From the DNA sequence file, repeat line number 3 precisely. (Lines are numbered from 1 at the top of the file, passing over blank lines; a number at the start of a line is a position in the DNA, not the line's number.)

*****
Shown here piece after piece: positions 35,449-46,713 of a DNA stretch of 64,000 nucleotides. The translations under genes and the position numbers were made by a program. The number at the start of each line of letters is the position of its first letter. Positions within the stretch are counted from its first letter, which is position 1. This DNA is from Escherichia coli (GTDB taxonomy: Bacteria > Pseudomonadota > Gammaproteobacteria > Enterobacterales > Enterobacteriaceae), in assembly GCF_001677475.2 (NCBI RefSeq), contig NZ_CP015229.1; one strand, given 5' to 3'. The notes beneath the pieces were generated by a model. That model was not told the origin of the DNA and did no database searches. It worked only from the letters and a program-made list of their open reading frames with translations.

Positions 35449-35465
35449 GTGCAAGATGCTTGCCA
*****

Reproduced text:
35449 GTGCAAGATGCTTGCCA